NSA Cell phone Ruling

A court decision happened this week with implications for the HS topic (perhaps especially the executive power disad)

The program began based on a unilateral claim of executive power by President George W. Bush. In 2006, the Justice Department persuaded the Foreign Intelligence Surveillance Court to begin issuing orders for the program under an interpretation of a provision of the U.S.A. Patriot Actthat permits collection of business records relevant to a national-security investigation.

In June 2013, Mr. Snowden leaked one such order to a subsidiary of Verizon. After substantial debate, Congress in June enacted the U.S.A. Freedom Act, which banned bulk collection under the Patriot Act after Nov. 29, and established a system under which the bulk data will stay with the phone companies but the N.S.A. can swiftly access it.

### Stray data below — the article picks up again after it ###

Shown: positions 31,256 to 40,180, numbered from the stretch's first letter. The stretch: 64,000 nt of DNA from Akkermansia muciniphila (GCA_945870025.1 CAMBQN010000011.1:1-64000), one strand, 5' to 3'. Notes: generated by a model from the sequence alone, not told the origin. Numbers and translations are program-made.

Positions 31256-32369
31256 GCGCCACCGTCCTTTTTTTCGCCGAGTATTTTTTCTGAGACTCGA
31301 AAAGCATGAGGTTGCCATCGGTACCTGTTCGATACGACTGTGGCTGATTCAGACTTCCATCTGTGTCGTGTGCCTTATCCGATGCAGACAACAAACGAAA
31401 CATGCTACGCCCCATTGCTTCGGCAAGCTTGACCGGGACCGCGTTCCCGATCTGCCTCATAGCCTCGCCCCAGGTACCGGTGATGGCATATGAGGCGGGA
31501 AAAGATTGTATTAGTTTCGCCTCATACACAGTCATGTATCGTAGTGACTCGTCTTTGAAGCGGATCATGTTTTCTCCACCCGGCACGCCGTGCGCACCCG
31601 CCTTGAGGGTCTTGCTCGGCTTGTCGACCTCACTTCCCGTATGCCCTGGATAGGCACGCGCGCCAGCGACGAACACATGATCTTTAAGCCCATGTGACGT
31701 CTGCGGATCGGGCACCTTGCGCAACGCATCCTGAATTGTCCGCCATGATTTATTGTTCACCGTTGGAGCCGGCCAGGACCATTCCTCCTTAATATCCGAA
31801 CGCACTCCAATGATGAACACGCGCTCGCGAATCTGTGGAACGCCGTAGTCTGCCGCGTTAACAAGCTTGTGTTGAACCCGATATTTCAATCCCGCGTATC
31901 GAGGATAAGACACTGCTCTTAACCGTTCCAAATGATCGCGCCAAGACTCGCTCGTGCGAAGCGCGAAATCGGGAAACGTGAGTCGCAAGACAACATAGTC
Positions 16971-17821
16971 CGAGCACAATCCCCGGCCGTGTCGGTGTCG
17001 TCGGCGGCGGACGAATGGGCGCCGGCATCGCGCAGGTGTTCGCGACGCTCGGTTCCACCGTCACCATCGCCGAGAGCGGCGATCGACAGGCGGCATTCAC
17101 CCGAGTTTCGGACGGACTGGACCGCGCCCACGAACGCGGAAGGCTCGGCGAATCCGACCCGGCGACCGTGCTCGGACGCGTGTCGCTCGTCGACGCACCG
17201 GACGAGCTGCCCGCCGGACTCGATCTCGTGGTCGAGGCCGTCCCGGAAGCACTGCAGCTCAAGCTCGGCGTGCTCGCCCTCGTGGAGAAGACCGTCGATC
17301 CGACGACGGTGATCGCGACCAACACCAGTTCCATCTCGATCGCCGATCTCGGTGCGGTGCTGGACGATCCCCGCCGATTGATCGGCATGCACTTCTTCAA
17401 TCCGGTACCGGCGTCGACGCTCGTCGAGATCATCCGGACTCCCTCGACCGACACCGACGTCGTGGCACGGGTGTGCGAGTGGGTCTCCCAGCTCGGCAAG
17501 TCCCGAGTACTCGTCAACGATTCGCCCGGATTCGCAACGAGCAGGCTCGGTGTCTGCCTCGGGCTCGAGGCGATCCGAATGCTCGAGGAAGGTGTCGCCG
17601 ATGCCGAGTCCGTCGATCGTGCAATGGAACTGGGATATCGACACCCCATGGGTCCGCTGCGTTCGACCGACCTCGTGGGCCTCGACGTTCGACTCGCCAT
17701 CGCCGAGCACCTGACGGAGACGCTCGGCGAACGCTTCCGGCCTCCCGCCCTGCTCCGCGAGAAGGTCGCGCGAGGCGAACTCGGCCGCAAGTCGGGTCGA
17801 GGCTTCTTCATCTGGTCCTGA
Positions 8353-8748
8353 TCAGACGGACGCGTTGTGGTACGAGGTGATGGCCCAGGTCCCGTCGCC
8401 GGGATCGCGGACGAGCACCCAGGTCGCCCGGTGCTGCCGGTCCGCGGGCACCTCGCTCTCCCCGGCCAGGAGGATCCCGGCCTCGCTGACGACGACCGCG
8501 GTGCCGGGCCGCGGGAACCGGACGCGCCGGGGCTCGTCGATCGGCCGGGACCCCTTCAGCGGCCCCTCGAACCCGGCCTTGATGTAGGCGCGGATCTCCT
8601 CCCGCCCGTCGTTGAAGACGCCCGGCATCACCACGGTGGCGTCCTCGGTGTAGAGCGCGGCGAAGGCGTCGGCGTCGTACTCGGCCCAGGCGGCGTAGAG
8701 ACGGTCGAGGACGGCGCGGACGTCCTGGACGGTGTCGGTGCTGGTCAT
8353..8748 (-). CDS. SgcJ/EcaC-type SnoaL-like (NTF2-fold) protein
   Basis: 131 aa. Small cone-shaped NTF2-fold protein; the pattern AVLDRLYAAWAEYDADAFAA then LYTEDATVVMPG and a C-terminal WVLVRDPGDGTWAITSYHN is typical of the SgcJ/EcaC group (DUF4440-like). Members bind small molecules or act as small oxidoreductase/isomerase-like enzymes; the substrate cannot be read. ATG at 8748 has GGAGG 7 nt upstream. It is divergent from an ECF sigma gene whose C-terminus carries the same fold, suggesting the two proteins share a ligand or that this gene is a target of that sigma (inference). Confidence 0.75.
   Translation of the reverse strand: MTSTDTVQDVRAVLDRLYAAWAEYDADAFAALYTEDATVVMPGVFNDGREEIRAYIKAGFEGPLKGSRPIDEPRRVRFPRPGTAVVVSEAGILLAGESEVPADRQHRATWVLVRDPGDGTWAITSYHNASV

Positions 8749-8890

Revelations of the program set off lawsuits challenging it as illegal on statutory and constitutional grounds. In December 2013, Judge Leon ruledthat it was most likely unconstitutional but issued no order, permitting the Court of Appeals for the District of Columbia to review his ruling.

But a week later in a different case, a federal judge in New York ruled that the program was legal. The federal appeals court in New York eventuallyruled that the program was not based on a legitimate interpretation of the Patriot Act, but sidestepped the constitutional question.

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